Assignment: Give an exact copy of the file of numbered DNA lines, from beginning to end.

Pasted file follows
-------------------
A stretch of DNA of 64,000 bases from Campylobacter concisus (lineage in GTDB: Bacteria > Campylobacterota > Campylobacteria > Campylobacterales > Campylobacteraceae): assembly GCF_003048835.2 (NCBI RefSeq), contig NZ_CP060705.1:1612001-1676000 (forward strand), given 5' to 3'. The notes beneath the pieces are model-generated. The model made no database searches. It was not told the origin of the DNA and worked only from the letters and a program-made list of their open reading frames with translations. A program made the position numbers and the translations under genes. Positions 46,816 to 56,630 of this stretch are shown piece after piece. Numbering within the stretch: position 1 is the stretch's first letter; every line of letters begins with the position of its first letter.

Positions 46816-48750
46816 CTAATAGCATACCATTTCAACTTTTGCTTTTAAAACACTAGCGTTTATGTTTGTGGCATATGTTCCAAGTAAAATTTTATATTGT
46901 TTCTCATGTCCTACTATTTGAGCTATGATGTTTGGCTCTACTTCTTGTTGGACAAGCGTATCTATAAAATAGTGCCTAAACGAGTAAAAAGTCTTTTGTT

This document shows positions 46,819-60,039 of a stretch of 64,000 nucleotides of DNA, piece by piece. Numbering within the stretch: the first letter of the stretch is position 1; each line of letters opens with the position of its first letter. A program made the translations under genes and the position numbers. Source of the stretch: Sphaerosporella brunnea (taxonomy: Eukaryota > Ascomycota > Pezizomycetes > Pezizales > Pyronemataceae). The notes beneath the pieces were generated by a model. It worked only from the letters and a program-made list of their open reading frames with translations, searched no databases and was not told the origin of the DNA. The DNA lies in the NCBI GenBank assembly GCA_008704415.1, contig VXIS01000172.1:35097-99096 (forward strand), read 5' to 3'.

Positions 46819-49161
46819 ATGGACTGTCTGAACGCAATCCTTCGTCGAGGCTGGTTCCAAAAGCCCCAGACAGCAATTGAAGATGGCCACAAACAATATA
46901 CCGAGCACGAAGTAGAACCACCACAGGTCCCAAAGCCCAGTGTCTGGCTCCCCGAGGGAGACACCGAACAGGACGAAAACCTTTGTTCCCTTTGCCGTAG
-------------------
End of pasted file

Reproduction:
A stretch of DNA of 64,000 bases from Campylobacter concisus (lineage in GTDB: Bacteria > Campylobacterota > Campylobacteria > Campylobacterales > Campylobacteraceae): assembly GCF_003048835.2 (NCBI RefSeq), contig NZ_CP060705.1:1612001-1676000 (forward strand), given 5' to 3'. The notes beneath the pieces are model-generated. The model made no database searches. It was not told the origin of the DNA and worked only from the letters and a program-made list of their open reading frames with translations. A program made the position numbers and the translations under genes. Positions 46,816 to 56,630 of this stretch are shown piece after piece. Numbering within the stretch: position 1 is the stretch's first letter; every line of letters begins with the position of its first letter.

Positions 46816-48750
46816 CTAATAGCATACCATTTCAACTTTTGCTTTTAAAACACTAGCGTTTATGTTTGTGGCATATGTTCCAAGTAAAATTTTATATTGT
46901 TTCTCATGTCCTACTATTTGAGCTATGATGTTTGGCTCTACTTCTTGTTGGACAAGCGTATCTATAAAATAGTGCCTAAACGAGTAAAAAGTCTTTTGTT

This document shows positions 46,819-60,039 of a stretch of 64,000 nucleotides of DNA, piece by piece. Numbering within the stretch: the first letter of the stretch is position 1; each line of letters opens with the position of its first letter. A program made the translations under genes and the position numbers. Source of the stretch: Sphaerosporella brunnea (taxonomy: Eukaryota > Ascomycota > Pezizomycetes > Pezizales > Pyronemataceae). The notes beneath the pieces were generated by a model. It worked only from the letters and a program-made list of their open reading frames with translations, searched no databases and was not told the origin of the DNA. The DNA lies in the NCBI GenBank assembly GCA_008704415.1, contig VXIS01000172.1:35097-99096 (forward strand), read 5' to 3'.

Positions 46819-49161
46819 ATGGACTGTCTGAACGCAATCCTTCGTCGAGGCTGGTTCCAAAAGCCCCAGACAGCAATTGAAGATGGCCACAAACAATATA
46901 CCGAGCACGAAGTAGAACCACCACAGGTCCCAAAGCCCAGTGTCTGGCTCCCCGAGGGAGACACCGAACAGGACGAAAACCTTTGTTCCCTTTGCCGTAG